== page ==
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A week ago Sunday, The Boston Globe real estate section Address, featured as “Home of the Week” the Mauran House, an early house designed by Huygens and Tappe’ back in the mid-1970s. Well aware that I had skipped over this house in choosing the 50 projects for last year’s blog series, I had noticed while doing my blog research last year that it was for sale. The fact that it is still on the market now says something to me about how I had always felt about this house: that it is very well done, but it just never had the curb appeal that Rem’s houses typically had. According to Frank DiMella, the client said he didn’t want one of those “old fashioned hip roof houses.” He wanted something bold and modern.

The Globe headline reads, “Brutalist Beauty has State House views, stairway waterfall.” I don’t think there is an architectural term more misunderstood by the general public. If I was trying to sell a house, “Brutalist” is the last word I would use, and it is not even appropriate descriptor of this house. Brutalism references the French word for “raw,” and LeCorbusier described his material choice as “beton’ brut,” or raw concrete. Trying to find the listing broker’s webpage, I came across another ad repeated on many realtor websites “King Congdon– a contemporary castle”. Castles usually command attention and are a statement of ego, often dominating the landscape around them. These descriptions and ideas were the furthest thing from the architect’s mind when designing this house. Here are the ideas in Rem’s own words:“The setting posed a greater challenge than the program: how to fit in this historic neighborhood. With the steep site suggesting a one story high façade toward the street, blending with the two story high immediate neighbors seemed impossible. More appropriate to take a clue from other structures in the area — uphill, immediately across the street a greenhouse is perched atop a high brick retaining wall. A few hundred yards down the street a ‘neo-Arc de Triomphe’ monument sits in a pleasant little park, enjoying the same view as the house.”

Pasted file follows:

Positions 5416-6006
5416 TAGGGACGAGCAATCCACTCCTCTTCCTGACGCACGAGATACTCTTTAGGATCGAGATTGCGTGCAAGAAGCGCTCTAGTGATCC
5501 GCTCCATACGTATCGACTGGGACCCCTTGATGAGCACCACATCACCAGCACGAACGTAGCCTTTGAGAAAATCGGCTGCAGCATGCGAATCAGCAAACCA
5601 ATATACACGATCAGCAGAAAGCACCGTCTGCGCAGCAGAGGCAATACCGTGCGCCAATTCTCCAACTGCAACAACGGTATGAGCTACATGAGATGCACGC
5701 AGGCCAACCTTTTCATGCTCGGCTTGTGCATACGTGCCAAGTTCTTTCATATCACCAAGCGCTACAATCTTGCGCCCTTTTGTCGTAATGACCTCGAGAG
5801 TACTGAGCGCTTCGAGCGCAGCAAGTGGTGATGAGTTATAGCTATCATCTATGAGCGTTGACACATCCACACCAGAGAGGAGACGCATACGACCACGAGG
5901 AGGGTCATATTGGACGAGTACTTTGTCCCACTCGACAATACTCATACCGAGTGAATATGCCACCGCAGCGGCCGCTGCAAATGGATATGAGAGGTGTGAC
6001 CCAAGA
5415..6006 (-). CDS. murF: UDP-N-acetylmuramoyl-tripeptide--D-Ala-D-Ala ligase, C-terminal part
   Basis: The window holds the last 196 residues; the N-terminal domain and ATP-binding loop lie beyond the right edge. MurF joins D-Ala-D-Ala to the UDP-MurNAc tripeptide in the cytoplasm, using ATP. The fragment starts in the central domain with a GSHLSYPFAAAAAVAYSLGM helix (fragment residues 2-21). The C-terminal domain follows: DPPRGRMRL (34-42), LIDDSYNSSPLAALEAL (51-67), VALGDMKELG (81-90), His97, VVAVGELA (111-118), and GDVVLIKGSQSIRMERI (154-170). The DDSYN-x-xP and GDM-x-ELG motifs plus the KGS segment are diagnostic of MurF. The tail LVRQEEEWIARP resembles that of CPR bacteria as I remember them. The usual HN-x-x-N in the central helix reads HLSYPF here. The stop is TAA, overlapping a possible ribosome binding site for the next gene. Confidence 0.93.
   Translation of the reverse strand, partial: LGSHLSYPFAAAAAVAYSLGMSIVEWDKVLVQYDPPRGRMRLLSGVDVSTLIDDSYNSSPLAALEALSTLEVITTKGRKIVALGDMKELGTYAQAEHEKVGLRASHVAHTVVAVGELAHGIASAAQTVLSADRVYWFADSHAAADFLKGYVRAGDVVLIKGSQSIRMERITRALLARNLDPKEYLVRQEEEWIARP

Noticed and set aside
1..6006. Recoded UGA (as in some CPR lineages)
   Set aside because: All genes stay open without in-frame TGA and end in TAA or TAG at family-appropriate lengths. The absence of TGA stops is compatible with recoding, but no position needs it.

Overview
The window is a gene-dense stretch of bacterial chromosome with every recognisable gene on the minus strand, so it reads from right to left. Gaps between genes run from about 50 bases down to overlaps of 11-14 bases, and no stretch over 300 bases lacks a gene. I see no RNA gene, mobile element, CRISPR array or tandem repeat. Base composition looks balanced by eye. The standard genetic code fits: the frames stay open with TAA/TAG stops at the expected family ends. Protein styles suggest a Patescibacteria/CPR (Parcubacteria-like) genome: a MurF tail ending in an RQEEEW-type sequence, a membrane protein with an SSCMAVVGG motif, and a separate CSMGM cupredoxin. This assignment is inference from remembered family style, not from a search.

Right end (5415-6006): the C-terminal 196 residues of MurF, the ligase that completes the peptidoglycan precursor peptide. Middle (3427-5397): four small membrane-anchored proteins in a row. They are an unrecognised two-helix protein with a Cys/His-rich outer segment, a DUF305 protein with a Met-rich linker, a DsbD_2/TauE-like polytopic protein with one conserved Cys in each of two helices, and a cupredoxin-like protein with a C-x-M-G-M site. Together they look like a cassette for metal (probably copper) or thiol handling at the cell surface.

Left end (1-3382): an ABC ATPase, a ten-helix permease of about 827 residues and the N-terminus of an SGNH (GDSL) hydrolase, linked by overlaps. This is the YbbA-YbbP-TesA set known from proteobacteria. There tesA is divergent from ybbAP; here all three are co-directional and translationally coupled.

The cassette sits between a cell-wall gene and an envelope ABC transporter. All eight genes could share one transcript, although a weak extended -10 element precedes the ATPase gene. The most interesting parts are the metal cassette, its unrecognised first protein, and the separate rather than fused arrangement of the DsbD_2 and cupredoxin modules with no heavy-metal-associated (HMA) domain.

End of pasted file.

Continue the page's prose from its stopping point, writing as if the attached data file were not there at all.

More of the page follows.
Left: Inspiration of garden wall across the street. Right: Arch in Prospect Park just down the street.

”Elsewhere on the hill, red brick and brownstone are common building materials for numerous stately mansions. Thus the house became not a ‘house” but a garden structure, a vine covered arbor, a monument sitting in its little park. As for materials, red brick and brownstone colored precast concrete were chosen.

The plan has the living room, dining room and master bedroom enjoying the view on the upper level. On the lower level, two bedrooms and a “playroom” have direct access to the garden and pool. The windowless street facade and the configuration of the house on the garden side provide privacy from the street and neighboring properties while the stepped west facade gives a southern exposure to the dining and living rooms. Skylights bring sun into the study and the central garden hall.” From the front door, a curved stair leads down through this interior planted area towards the garden, providing a continuous link between the “arbor” and landscaped hillside below.”

Left: Upper Floor Plan. Right: Lower Floor Plan. (click to enlarge)